U.S. debt ceiling: What should investors be watching?

Nanette Abuhoff Jacobson, Managing Director and Multi-Asset Strategist at Wellington Management and Global Investment Strategist for Hartford Funds

Michael Medeiros, CFA US Macro Strategist at Wellington Management

April 17, 2023

The U.S. has maxed out its borrowing again, with the $31.4 trillion debt ceiling appearing on investors’ radar as a potential tail risk for markets.

The U.S. debt ceiling is a critically important issue, not only in Washington, but also for the global economy and markets. Failure to raise it in a timely manner could result in significant negative fallout, from default to downgrade and more.

Hartford Funds and Wellington Management experts provide further perspective on the potential market impact of these political developments, as well as possible investor implications.

What should investors watch closely as negotiations proceed?

As the outcome for these negotiations continue to hang in the balance, here are a few areas investors will want to track:

  • June 5, 2023 is the earliest possible date (the “X date”) that the government could default on its debt obligations, according to the U.S. Treasury but that could change depending on the revenue picture.
  • While default is not our base case outcome, there are enough red flags to warrant investors’ attention, given the potentially serious risks of Congressional inaction.
  • The current U.S. political environment, coupled with a narrow majority in the House of Representatives, poses a worrisome backdrop ahead of the upcoming debt-ceiling negotiations.

What are the odds of the U.S. breaching its debt limit?

The market has assigned low odds to a U.S. government default, which makes sense given the numerous debt-ceiling increases since 2011. Both political parties recognize the consequences of inaction could be catastrophic for the U.S. economy — and the global economy and financial markets. If Congressional negotiations fail and push the U.S. government to the edge of default, the debt ceiling can be raised through presidential executive order.

However, the stakes are much higher compared to years past: U.S. public debt is now 127% of GDP. As the chart shows, that’s more than double what it was in the late 1990s.


Investor implications of the current debt ceiling negotiations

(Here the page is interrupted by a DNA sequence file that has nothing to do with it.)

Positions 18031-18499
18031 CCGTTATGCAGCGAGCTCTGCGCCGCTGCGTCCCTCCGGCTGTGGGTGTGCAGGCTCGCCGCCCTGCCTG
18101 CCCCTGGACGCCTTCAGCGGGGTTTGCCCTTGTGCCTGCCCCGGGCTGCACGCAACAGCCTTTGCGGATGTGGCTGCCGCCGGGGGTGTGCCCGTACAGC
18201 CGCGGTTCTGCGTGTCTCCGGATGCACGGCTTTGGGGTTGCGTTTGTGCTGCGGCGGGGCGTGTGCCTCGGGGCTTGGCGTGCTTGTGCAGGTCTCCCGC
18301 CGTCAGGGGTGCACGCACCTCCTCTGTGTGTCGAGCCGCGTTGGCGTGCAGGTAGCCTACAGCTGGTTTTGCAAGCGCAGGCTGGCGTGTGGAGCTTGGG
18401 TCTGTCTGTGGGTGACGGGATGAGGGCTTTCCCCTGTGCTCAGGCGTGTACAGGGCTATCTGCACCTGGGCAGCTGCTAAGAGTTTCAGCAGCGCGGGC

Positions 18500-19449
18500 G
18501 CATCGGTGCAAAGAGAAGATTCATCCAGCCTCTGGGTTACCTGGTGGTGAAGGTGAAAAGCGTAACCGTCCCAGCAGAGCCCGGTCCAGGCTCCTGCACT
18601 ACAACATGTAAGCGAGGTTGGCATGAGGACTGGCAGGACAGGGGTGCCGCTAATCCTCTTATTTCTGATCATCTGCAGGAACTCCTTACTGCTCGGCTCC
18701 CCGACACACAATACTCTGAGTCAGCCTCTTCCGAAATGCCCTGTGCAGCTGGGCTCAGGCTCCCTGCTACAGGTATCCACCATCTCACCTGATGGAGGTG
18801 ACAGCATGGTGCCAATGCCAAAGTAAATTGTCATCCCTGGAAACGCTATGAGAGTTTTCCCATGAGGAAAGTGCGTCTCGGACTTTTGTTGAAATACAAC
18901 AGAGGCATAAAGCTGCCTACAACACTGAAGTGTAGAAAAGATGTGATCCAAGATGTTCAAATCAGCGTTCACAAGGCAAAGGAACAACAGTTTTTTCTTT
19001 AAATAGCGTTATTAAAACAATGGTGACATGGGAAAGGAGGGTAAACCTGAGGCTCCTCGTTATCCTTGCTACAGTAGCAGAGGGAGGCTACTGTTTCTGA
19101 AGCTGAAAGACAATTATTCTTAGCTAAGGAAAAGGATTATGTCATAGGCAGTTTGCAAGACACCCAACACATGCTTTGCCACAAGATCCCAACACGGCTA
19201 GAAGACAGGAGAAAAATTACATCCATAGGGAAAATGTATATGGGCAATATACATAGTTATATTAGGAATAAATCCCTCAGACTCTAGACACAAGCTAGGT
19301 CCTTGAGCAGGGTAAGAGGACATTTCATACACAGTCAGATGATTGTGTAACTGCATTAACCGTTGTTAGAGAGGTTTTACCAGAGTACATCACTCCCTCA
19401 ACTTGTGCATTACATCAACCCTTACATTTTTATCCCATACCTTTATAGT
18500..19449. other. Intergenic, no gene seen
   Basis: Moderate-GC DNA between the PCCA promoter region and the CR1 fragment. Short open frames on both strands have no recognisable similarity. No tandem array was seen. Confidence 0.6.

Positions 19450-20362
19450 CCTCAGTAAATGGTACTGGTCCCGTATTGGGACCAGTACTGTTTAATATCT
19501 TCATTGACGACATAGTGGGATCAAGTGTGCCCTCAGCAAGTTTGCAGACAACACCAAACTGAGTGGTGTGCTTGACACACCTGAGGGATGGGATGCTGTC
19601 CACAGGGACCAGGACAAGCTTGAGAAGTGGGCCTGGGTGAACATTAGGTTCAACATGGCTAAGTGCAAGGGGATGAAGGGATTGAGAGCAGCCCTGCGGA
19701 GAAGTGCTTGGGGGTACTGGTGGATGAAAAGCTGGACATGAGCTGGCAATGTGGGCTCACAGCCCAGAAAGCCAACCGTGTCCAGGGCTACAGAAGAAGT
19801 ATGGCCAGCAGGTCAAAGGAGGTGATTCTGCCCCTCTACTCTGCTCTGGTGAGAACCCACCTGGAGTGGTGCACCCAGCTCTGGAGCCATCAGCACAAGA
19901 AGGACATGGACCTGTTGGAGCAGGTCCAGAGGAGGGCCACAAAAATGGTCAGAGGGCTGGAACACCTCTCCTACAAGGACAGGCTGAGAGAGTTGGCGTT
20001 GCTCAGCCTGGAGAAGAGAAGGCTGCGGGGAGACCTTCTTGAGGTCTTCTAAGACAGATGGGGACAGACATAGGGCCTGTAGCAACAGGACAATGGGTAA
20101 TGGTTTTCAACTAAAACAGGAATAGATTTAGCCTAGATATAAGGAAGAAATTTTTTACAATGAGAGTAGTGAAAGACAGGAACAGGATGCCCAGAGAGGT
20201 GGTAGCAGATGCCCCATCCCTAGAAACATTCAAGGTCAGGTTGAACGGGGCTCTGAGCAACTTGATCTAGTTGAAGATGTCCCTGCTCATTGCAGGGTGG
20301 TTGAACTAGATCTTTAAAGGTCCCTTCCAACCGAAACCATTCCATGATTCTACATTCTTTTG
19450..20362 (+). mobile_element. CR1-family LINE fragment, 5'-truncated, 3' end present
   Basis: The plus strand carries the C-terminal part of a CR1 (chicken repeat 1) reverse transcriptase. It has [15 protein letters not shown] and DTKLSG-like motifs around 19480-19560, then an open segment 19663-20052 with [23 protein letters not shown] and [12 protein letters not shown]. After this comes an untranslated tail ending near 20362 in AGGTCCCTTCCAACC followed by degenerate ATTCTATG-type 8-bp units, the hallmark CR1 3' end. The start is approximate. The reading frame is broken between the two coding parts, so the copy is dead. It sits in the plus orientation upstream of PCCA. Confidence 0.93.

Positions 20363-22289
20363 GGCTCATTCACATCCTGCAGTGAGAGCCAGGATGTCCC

The prospect of a Congressional impasse could stoke market volatility in the short term, but the debt ceiling will eventually be lifted (aided by mounting public pressure to do so).

Consider these potential investment implications:

  • Higher credit-risk premium on U.S. government bonds: Waning investor confidence in a timely resolution of the debt-ceiling quagmire may be reflected in a steeper U.S. yield curve. Whether interest rates would rise (due to a larger credit-risk premium) or fall (given higher recession risk) is less clear. 
  • A weaker U.S. dollar, a potential boon for non-U.S. risk assets: A perception that the U.S. government is unwilling or unable to pay its debts would be a weaker currency story for the U.S. dollar and could support non-U.S. risk assets. That said, the U.S. dollar remains the world’s dominant reserve currency, with global central banks holding around 60% of their reserves in greenbacks.
  • Defensive sectors could potentially outperform: Increased recession risk may benefit more defensive equity sectors, such as healthcare, utilities, and consumer staples.
  • Upside for gold: A weaker U.S. dollar amid a debt-ceiling battle in Congress could be supportive of gold prices, at least temporarily.

Prepare for unexpected market events

While we believe that the political parties will eventually come together to find a solution on the debt ceiling, the present standoff has the potential to fuel market volatility in the interim. Reach out to your financial advisor — they can help you position your portfolio for potential market volatility.